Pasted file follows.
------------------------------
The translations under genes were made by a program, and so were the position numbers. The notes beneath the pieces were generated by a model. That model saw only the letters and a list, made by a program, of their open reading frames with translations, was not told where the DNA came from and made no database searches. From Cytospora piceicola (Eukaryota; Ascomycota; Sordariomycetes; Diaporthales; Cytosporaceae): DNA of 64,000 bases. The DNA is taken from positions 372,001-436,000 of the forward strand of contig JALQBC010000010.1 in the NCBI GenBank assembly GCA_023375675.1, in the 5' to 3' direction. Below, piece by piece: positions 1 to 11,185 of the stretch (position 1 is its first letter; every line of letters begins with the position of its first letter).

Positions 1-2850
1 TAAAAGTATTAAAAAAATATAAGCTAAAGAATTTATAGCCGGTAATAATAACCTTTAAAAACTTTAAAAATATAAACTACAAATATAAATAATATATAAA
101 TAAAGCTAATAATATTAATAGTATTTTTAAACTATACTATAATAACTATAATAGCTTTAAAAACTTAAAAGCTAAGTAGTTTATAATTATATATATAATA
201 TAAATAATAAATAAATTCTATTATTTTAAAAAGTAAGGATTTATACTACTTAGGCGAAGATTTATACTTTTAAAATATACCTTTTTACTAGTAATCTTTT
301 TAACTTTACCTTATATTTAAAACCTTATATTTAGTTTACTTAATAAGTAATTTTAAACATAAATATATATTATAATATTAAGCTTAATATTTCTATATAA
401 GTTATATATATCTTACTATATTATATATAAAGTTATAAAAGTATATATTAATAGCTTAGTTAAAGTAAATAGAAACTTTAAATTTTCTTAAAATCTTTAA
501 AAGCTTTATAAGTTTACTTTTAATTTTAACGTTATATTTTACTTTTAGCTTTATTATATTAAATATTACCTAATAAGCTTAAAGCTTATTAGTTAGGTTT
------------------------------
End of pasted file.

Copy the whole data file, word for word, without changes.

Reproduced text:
The translations under genes were made by a program, and so were the position numbers. The notes beneath the pieces were generated by a model. That model saw only the letters and a list, made by a program, of their open reading frames with translations, was not told where the DNA came from and made no database searches. From Cytospora piceicola (Eukaryota; Ascomycota; Sordariomycetes; Diaporthales; Cytosporaceae): DNA of 64,000 bases. The DNA is taken from positions 372,001-436,000 of the forward strand of contig JALQBC010000010.1 in the NCBI GenBank assembly GCA_023375675.1, in the 5' to 3' direction. Below, piece by piece: positions 1 to 11,185 of the stretch (position 1 is its first letter; every line of letters begins with the position of its first letter).

Positions 1-2850
1 TAAAAGTATTAAAAAAATATAAGCTAAAGAATTTATAGCCGGTAATAATAACCTTTAAAAACTTTAAAAATATAAACTACAAATATAAATAATATATAAA
101 TAAAGCTAATAATATTAATAGTATTTTTAAACTATACTATAATAACTATAATAGCTTTAAAAACTTAAAAGCTAAGTAGTTTATAATTATATATATAATA
201 TAAATAATAAATAAATTCTATTATTTTAAAAAGTAAGGATTTATACTACTTAGGCGAAGATTTATACTTTTAAAATATACCTTTTTACTAGTAATCTTTT
301 TAACTTTACCTTATATTTAAAACCTTATATTTAGTTTACTTAATAAGTAATTTTAAACATAAATATATATTATAATATTAAGCTTAATATTTCTATATAA
401 GTTATATATATCTTACTATATTATATATAAAGTTATAAAAGTATATATTAATAGCTTAGTTAAAGTAAATAGAAACTTTAAATTTTCTTAAAATCTTTAA
501 AAGCTTTATAAGTTTACTTTTAATTTTAACGTTATATTTTACTTTTAGCTTTATTATATTAAATATTACCTAATAAGCTTAAAGCTTATTAGTTAGGTTT